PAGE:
Share this page Print

Vulnerable sector verification FAQs

  1. Why am I required to undergo a vulnerable sector verification?

    Some organizations may require a vulnerable sector verification by their own choice. Potential employees or volunteers are therefore required to attend their local police agency for verifications. Some examples of individuals who are required to undergo this process may include teachers, social workers, daycare providers, coaches, care providers, counselors, camp providers, bus drivers and students preparing for work terms with the vulnerable sector. Some licensing requirements also require a Vulnerable Sector Verification record search for security guards and locksmiths.

  2. How do I submit fingerprints as part of the vulnerable sector verification?

    Please see vulnerable sector verifications - requests for information for step-by-step instructions.

  3. How much does it cost to submit my fingerprints?

    It costs $25 to search your fingerprints if it's for employment or unpaid practicum student purposes. Volunteer applicants are free of charge as long as you can provide a volunteer letter from your organization.

    If you receive any sort of remuneration (payment or money), you're considered an employment applicant and must pay the $25 fee. This is also applicable if you are undergoing the verification because of your spouse. For instance, if you are required to undergo a verification because of your spouse's in-home daycare, you are subject to the $25 fee since he/she is receiving remuneration.

  4. If I'm required to submit my fingerprints, does that mean I am associated to a pardon for a sex related offence?

    Receiving a notice from the Calgary Police Service that fingerprint submission is required in no way suggests that the applicant is the subject of a pardon for a sexual offence. It means the results are 'inconclusive' based on the name, date of birth and gender search against the pardoned sex offender database.

  5. How are the vulnerable sector verifications processed?

    A name based vulnerable sector record search (using the pardoned sex offender database) will be conducted on all individuals in a position of trust that will be dealing with the vulnerable sector. This record search must be performed by the police service at the local jurisdiction where the applicant resides.

    Once your completed application is received by the Calgary Police Service, your name, date of birth and gender is checked on national, provincial and Calgary Police database to determine the existence of any criminal convictions, outstanding charges or incidents of any relevant police information.

    A vulnerable sector record search is then conducted through the Canadian Police Information Centre (CPIC), administered by the Ottawa RCMP - CCRTIS (Canadian Criminal Real Time Identification Service) which checks for pardoned sex offender files.

  6. How long does the vulnerable sector verification record search take?

    If fingerprints are not matched to a criminal file, the estimated processing times is approximately 2-4 weeks. If fingerprints are matched to a criminal file or any criminal conviction, the estimated processing time could be in excess of 120 days.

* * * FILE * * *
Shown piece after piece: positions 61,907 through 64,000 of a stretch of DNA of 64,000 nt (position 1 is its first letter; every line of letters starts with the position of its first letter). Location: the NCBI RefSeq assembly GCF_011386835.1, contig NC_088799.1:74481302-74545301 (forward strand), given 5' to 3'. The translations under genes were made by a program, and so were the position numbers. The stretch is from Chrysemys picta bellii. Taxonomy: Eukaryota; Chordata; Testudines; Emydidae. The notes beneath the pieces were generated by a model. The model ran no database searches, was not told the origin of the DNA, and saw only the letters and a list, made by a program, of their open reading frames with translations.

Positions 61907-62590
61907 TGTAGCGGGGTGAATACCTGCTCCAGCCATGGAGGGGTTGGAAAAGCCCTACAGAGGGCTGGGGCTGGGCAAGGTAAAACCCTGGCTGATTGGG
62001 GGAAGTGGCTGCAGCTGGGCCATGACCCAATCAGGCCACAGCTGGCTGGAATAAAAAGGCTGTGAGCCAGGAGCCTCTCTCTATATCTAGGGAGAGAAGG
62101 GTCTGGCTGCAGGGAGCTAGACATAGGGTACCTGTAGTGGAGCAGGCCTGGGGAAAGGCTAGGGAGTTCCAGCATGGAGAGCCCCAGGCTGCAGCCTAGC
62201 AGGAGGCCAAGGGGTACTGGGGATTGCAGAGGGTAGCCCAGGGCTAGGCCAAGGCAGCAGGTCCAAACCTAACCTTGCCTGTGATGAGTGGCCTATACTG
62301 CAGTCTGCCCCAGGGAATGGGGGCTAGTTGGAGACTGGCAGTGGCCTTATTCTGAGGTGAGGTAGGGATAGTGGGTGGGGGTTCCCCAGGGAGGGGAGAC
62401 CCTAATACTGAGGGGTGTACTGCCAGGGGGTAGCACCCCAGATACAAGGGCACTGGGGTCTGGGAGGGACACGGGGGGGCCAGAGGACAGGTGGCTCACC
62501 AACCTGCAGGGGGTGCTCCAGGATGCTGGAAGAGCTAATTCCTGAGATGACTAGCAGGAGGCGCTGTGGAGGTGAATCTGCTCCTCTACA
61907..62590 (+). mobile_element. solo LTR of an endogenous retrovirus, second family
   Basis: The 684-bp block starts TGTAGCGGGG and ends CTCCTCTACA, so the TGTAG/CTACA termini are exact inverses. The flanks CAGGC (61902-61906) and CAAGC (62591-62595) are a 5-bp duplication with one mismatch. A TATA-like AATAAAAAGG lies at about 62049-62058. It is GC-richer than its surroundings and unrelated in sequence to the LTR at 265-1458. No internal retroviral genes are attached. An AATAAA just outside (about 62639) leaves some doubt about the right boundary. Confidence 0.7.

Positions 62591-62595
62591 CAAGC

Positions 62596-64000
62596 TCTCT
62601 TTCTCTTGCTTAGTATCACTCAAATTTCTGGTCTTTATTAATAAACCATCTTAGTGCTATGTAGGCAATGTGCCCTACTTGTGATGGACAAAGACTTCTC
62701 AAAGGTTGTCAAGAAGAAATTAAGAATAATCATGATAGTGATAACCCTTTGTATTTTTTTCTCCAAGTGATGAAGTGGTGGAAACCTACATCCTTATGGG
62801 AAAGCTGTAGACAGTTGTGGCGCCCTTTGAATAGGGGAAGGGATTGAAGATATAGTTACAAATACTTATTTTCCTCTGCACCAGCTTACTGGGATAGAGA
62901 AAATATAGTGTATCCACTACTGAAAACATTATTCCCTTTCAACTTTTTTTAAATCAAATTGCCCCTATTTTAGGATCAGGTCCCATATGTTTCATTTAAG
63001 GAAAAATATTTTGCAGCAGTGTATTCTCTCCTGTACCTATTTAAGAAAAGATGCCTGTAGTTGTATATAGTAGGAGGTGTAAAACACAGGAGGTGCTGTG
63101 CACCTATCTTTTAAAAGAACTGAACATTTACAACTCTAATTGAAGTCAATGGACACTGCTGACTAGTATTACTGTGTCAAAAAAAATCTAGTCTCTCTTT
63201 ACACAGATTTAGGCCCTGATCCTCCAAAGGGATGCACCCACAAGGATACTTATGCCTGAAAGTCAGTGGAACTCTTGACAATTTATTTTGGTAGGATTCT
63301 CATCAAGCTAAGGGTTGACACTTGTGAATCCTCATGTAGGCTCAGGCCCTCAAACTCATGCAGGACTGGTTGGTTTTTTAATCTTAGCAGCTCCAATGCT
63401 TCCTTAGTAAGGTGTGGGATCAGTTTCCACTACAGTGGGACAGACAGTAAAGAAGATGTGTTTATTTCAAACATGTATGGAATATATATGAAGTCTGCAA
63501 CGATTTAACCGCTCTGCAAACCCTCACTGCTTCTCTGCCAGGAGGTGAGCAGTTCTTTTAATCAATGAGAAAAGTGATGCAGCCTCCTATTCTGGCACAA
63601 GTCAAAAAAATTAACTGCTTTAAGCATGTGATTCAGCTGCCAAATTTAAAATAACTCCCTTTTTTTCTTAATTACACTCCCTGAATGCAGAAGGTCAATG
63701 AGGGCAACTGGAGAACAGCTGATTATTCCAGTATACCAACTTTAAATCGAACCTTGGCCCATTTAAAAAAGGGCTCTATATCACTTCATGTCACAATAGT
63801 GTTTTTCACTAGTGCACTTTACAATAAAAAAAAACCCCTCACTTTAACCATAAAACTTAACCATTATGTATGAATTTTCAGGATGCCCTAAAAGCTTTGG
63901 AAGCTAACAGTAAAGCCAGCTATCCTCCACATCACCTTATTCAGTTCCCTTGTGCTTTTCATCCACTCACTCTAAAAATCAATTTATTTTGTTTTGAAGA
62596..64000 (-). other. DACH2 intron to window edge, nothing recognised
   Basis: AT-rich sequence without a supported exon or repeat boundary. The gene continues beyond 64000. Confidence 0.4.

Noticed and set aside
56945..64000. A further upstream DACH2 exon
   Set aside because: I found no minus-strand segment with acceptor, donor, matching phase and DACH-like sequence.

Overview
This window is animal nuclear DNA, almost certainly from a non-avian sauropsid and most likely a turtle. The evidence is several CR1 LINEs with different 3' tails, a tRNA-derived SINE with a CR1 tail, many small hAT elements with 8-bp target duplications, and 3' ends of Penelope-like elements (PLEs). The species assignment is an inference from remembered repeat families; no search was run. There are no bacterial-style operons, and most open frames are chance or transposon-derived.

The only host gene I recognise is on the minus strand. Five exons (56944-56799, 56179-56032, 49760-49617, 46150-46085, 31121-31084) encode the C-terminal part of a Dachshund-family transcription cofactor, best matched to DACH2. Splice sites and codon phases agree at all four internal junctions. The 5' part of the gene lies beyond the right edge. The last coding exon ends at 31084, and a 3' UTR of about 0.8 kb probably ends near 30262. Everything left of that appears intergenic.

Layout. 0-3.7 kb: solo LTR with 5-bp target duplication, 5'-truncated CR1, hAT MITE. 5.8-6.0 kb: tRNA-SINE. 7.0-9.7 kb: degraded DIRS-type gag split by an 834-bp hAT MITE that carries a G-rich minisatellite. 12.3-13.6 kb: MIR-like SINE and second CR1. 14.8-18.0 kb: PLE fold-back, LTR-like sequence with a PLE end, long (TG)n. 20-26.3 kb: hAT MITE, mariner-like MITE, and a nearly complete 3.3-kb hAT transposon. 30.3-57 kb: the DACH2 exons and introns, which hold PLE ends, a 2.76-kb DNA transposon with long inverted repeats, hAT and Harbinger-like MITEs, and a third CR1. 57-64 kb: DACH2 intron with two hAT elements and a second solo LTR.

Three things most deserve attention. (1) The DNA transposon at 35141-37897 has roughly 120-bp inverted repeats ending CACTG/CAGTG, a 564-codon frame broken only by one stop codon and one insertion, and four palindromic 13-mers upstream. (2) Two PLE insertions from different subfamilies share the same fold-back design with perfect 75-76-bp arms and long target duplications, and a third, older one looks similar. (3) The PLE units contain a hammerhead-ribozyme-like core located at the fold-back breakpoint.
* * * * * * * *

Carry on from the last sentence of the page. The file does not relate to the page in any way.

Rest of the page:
7. What does the Canadian Criminal Real Time Identification Service (CCRTIS) do with my fingerprints?

    If your fingerprints match a pardoned sex offender related file, CCRTIS will make a request to the Minister of Public Safety to disclose the relevant pardoned sex offender record. Once the right to disclose the relevant pardoned sex offender record from the Minister of Public Safety is received, the CCRTIS will send the pardoned sex offender record to the relevant police service who submitted the original request.

    If your fingerprints do not match a pardoned sex offender related file, the CCRTIS will send a certificate letter to the relevant police service who submitted the original request, stating the vulnerable sector record search was performed and the result was negative.

    CCRTIS will ensure all documents meet the requirements of the Criminal Records Act and Privacy Act.

  8. What happens to my fingerprints afterwards?

    Once completed, fingerprint submissions are retained for 90 days and then destroyed by the Canadian Real Time Identification Service (CCRTIS). Your fingerprints are not added to the RCMP National Repository of Criminal Records or retained for future searching purposes.

  9. Why don't all individuals have to submit their fingerprints during the vulnerable sector verification?

    If the results indicate 'conclusively' that there is 'no match', the vulnerable sector verification record search is complete and fingerprints are not required.

  10. Can I be employed or volunteer while I am waiting for the results?

    The employer or volunteer agency is responsible for determining your eligibility with their organization.

  11. Are vulnerable sector verifications performed for adoptive parents?

    Please visit police information checks for adoptions for more information.

  12. Can a Vulnerable Sector Verification be conducted for a country other than Canada?

    No, vulnerable sector verifications apply to Canadian organizations only. For a country other than Canada, contact the organization to determine their requirements, and then call the country's embassy in Canada.

    You may also contact the Department of Foreign Affairs and International Trade (DFAIT).

  13. Where can I get more information about the vulnerable sector screening process?

    Please visit the RCMP's vulnerable sector check section for more information or see our vulnerable sector verification document.